Thematic Appreciation Test
Thematic Appreciation Test( TAT) is a projective psychological method of testing. This technique was founded by Henry Murray, Christiana Morgan, and their colleagues at the Harvard Psychological Clinic in 1935. The basic idea came from Murray’s undergraduate student who used to narrate stories to her ill son through pictures.
This method is used to analyze a person’s thoughts, attitudes, feelings and emotions by showing him ambiguous pictures using a set of cards with different human pictures in different situations and conditions. The examinee is then told to build stories for each of the pictures shown. It includes the following elements: the event shown in the picture, what are the characters in the picture feeling, what can be the probable causes for these feelings, the outcome of the event.
The subject in this case, builds up stories according to his habits and emotions. Many scientists do not like to call it a test as it is an analysis and there is no “right” or “wrong” in it. It is considered to be a technique to analyze a person’s views about himself and the world around. The personality of the subject is tested. His relationship with others and his expectations from those relations are revealed through this technique. The examiner even keeps track of the body language, voice modulations, hesitations which reflect a person’s emotional response to a story picture.
TAT is generally used for analyzing people with stressful jobs like military positions, diplomatic positions, education to name a few. It is generally done to assess the candidates of their capabilities to work in such stressful conditions. It is also used by forensic department to know the minds of the violent criminals. Some mental hospitals use this technique again and again to know the improvements in the minds of its patients. For example, this method is used for patients suffering from dissociative identity disorder.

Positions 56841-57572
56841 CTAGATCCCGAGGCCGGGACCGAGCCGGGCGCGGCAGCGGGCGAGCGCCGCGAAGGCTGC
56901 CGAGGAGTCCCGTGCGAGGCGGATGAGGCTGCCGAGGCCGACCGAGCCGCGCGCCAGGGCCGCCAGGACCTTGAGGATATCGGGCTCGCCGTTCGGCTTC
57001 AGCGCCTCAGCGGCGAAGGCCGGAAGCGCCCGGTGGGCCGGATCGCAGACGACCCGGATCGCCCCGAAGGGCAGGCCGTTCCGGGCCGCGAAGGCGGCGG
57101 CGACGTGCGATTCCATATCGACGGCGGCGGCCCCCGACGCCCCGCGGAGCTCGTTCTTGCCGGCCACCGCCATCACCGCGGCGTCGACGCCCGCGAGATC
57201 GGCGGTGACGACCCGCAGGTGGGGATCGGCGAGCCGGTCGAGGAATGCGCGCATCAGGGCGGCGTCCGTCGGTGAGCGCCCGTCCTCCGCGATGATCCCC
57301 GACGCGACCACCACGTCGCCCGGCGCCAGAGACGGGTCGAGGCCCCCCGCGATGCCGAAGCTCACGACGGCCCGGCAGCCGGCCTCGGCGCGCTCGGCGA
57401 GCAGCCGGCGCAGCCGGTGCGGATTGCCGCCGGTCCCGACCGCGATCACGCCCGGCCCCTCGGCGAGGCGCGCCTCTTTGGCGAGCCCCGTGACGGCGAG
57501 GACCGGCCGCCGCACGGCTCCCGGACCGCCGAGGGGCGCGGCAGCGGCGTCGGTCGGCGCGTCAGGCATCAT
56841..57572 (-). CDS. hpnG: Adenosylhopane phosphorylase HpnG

TAT takes into consideration the cultural, gender and economic diversities into consideration while analyzing the responses. For example, a picture shown to a man may get a different reaction while the same picture shown to a woman may get a different reaction. This is considered as a general imbalance and not as a disorder.
Subjects usually get TAT tests in closed rooms without interruptions. The TAT examiner sits with a set of full 31 TAT cards. The subject is shown around 12-14 cards and told to relate a story to each of them. The process takes place for an hour. All the responses are recorded and results are interpreted according to the subject’s history, gender, class and culture.
Posted by: Poulomi Paul
Other Members of Group 2, Section A: Abhishek Kumar, Charan Kumar Karra, Naureen Fatima, Pavan Kumar Tatineni, Pittala Priyanka, Ruchi Sao and Sarvesh Singh